The latter point of general improvement in the industrial arts is reminiscent of today's so-called paradigm shift in the IT sector.

Two kinds of monetary heresy

After depressions, there have been two kinds of heresies: Money demand- and money supply heretics.

The monetary heretics claimed that money suffered from serving several (potentially mutually exclusive) purposes at the same time. The attainment of these purposes often mutually excluded each other. Money serves the purposes of exchange, wealth measurement and wealth storage. The latter purpose may undermine the former.

After the depression of 1815; The Birmingham School of Thomas Atwood (Atwood, 1791) was allied to the Chartist movement. After WW I, there were many heretics, for instance Foster, Catchings, Douglas, who saw underconsumption (over-saving) as the cause of depression and monetary expansion as a remedy. Douglas came up with several suggestions, one was a general basic minimum citizen salary. Krugman's suggestion to helicopter money over Tokyo goes even further.

The orthodox objection to the claims of the money supply heretics has always been that expansion of money leads to inflation. We will get back to this below concerning Soddy's similar ideas.

Gesell may be claimed to be a money demand heretic, as may Steiner (Steiner, 1921) and Brochmann (Brochmann, 1922, 1923, 1956). A central idea with these heretics is the claims that money held would have to be reduced in value over time - a kind of inflation - though instruments like stamped money. This would spur spending and circulation.

Credit basis: Labour fund or productive capacity

Investments must be financed with claims to production. This is the essence of credit, i.e. goodwill or trust - in future re-payment. Investments are productive consumption and has their corollary in an abstention from unproductive consumption. Soddy's point is that these loans - for productive consumption - can never be repaid but will live in the shadow-land of the economy as interest bearing debt (possibly provoking higher taxes if the debt is public) until cancelled.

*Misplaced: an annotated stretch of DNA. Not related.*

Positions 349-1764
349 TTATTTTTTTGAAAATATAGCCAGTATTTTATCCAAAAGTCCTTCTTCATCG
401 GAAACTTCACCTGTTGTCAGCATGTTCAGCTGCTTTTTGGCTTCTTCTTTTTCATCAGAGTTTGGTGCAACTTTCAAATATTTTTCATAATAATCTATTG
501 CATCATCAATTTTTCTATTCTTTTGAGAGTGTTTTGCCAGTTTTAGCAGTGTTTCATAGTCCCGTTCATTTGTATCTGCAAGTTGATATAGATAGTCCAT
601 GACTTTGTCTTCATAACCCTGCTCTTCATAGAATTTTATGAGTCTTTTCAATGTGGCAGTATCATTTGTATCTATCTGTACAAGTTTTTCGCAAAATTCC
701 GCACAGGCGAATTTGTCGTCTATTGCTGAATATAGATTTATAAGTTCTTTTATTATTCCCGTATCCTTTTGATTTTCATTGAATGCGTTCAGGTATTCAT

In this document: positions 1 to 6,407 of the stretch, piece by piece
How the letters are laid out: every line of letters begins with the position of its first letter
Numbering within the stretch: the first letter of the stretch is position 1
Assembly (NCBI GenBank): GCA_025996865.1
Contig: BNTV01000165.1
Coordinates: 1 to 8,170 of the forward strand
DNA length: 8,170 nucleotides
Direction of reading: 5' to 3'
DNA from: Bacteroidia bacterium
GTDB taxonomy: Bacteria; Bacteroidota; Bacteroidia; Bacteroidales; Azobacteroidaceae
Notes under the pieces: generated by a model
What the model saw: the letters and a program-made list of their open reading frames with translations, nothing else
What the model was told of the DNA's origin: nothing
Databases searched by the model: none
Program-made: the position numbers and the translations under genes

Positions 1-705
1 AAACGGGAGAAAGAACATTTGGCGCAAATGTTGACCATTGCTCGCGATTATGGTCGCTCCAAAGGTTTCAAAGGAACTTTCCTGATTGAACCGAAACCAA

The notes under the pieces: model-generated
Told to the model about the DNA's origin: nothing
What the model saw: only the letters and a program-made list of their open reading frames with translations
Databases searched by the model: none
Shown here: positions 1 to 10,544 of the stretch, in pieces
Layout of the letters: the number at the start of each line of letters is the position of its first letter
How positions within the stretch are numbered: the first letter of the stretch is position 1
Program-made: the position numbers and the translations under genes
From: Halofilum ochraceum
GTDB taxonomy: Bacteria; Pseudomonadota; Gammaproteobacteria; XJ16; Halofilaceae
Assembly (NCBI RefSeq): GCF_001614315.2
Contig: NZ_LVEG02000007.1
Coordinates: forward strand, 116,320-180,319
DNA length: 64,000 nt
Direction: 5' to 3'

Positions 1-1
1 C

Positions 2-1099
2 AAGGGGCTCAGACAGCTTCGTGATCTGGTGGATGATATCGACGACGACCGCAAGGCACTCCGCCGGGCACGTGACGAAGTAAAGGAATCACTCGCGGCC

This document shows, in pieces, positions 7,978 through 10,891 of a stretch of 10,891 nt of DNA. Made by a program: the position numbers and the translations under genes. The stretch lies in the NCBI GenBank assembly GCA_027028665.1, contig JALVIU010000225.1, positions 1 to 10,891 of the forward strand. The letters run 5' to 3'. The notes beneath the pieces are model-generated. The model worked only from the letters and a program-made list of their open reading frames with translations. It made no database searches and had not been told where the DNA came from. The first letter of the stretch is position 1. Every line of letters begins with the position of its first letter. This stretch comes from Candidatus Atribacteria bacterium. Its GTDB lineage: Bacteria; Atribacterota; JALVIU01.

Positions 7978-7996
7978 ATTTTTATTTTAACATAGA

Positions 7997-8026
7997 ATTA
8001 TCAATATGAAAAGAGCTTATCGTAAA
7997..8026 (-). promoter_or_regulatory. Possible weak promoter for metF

Traditional main street economists in the Mercantile (monetary) tradition of Adam Smith would claim that investments have to be financed with saving in advance, or to with another expression, financed by the Labour Fund i.e. surplus that has not been consumed. Soddy agrees that saving has to precede investment.

I have been surprised several times that Frederick Soddy, who dedicated his Wealth…to the modern father of British monetary heretics, Arthur Kitson, so often hold view very similar to orthodoxy. This is clearly true in this case as well. Soddy writes,

If the issue of money precedes abstinence … This raises prices and tends after a short while to reduce employment and production even below the original level, … (Soddy, 1933, p.299) What the orthodox, including Soddy, are missing here is that this is only correct if the orthodox precondition of full capacity utilisation is fulfilled. If it not, there is clearly room for money expansion without inflation. This was a main point with Kitson who forcefully attacked the abstinence theory that Soddy holds so dear. (Kitson, 1894) But even so there is the possibility of improving that capacity to produce with injections of credit: If productivity is raised this will cause prices to fall, i.e. deflation as opposed to the claimed inflation. Hutchinson writes,

Arthur Kitson concluded that 'credit should be based on the productive capacity of the whole of society' (Kitson, 1894). To this end, the medium of exchange should be free from government control or the control of powerful individuals.